Gillespie said additional revenue attracts even more revenue.
“We’ve got existing infrastructure that’s needing a lot of help,” he said. “We need to get that into shape.”
Longanecker agreed that the city needs to reinvest in existing infrastructure.
“We have really old sewers,” he said. “When they break down in the middle of the night and half the town is without, that’s a problem.”
What is the greatest strength and the greatest weakness of the city of Edgerton?
Gillespie said he commends the former city administrator David Dillner and the city’s staff for tackling the intermodal development.
As a weakness, he said the city has a knowledge problem.
“We need to have knowledge so staff can handle what we have now, and what we have coming to us,” he said.
Longanecker said the city’s weakness right now is the lack of a city administrator. “The interim city administrator, he worked for Johnson County, he’s got a way with people,” Longanecker said. “If we could find a younger him that wasn’t retired, I’d hire him.”
The community’s greatest strength, Longanecker said, is that Edgerton is a close-knit town.
“People seem to get along here a lot better than they do in other towns,” he said. “It almost makes you feel wanted.”
Cross said having a Mayor and council who care about the community is one of Edgerton’s greatest assets.
“That’s very inviting to someone looking for somewhere to raise kids,” she said. “They get a real welcoming feeling.”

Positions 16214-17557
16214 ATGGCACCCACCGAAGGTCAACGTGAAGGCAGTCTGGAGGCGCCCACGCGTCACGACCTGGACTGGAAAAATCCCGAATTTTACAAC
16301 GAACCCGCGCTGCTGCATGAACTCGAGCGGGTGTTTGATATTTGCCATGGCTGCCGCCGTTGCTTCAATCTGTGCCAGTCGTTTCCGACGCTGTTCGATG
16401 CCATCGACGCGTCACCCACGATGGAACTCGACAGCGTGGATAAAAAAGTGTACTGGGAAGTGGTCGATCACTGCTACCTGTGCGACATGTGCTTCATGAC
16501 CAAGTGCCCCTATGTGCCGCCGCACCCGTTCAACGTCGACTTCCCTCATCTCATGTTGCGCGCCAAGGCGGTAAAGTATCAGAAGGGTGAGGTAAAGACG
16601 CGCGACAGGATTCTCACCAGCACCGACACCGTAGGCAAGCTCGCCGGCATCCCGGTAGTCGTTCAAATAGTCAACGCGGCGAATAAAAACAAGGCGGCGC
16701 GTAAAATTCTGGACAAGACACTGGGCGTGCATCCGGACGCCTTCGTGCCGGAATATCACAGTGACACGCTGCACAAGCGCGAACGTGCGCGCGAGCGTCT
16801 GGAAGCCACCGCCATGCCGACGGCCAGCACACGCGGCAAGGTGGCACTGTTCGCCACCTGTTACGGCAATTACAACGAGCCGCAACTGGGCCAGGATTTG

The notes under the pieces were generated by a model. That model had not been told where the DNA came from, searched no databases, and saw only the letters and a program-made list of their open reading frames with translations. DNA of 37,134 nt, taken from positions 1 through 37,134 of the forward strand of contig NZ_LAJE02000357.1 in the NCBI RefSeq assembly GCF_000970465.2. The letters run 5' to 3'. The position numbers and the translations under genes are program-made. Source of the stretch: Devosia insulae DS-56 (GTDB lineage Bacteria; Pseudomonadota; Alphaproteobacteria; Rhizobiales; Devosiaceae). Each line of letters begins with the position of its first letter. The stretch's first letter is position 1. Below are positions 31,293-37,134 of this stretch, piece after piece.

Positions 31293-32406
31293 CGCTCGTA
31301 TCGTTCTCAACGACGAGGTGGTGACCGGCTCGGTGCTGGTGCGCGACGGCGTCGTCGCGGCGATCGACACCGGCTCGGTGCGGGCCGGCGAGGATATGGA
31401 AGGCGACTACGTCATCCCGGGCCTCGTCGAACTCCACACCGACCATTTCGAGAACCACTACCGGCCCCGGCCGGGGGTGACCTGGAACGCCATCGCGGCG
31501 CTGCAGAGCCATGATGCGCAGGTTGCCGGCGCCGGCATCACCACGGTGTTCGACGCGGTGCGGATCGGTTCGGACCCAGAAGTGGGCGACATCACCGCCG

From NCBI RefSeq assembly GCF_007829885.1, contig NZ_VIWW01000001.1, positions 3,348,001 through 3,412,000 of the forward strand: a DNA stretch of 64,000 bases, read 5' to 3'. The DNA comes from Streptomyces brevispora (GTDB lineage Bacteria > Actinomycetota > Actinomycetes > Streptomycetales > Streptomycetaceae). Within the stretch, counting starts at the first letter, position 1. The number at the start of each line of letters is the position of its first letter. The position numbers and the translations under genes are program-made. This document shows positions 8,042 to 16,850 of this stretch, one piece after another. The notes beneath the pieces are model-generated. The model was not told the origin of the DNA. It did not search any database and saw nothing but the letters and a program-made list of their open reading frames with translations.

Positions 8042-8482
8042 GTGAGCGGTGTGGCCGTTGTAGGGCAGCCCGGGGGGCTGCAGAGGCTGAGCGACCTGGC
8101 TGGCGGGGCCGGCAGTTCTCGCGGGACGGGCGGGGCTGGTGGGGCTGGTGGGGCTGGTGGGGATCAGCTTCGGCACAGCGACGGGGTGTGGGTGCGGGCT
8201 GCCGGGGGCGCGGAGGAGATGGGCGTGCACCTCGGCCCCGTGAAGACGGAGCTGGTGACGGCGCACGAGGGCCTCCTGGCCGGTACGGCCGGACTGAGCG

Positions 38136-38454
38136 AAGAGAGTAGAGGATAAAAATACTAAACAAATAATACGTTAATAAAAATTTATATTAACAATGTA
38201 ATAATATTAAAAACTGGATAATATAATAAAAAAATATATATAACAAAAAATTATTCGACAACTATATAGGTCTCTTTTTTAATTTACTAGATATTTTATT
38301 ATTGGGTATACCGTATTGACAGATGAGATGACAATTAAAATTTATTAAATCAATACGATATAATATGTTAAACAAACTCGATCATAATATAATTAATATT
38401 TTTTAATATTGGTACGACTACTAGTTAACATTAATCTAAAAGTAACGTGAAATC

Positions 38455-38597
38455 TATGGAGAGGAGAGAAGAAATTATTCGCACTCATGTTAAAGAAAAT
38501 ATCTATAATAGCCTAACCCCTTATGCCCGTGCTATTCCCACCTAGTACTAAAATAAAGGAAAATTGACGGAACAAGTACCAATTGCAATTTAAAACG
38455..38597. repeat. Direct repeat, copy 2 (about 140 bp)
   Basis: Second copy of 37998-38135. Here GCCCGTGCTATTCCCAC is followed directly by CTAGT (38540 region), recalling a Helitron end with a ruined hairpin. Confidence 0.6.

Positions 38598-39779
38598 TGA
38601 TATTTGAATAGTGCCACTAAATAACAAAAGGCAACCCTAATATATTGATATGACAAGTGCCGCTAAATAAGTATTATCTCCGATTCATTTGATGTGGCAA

However, she said there’s a communication problem within the city government itself.
“That really needs to be strengthened and a new city administrator can help us do that,” she said.
What options would you use to attract and maintain businesses in town?
Longanecker said there are a lot of things that attract businesses to Edgerton, but the small number of people who call Edgerton home is a challenge for businesses. He said businesses are attracted by traffic. For example, he said he helped build a convenience store and gas station on the south side of Gardner.
“They tried to get a fast food place in there,” he said. “No one was interested, because of the traffic counts. I think that will change once the economy starts opening up.”
Cross said she always hears something similar.
“Once the population gets there, it will come,” she said. Residents today can help, though, by frequenting smaller, mom-and-pop businesses in Edgerton.
“It comes down to the people of Edgerton supporting it,” she said. “We’ve got to be able to support them. I know it’s tough in this economy, but when we do have something, we need to support them.”
Gillespie said the city doesn’t have enough rooftops right now.
“I think we’ve all seen the signs at the convenience store that says, ‘we don’t have enough traffic to get a Redbox,’” he said. A city administrator with economic development experience will help, he added.
What are the benefits of policy governance?
Cross said the new standards will help citizens know what is to be expected.
“It’s giving everybody a guideline,” she said.
Gillespie said the real benefit will be that everything will be organized.
“People will know who they should contact,” he said. “We can go as detailed or as loose as we want to go, but I think it ought to be somewhere in the middle.”
Longanecker said over the past eight years, residents have come to him with a variety of complaints.
“I can’t really tell them anything or do anything,” Longanecker said. Under the new policy, the employees will have a boss, and the council will serve as the boss’s boss.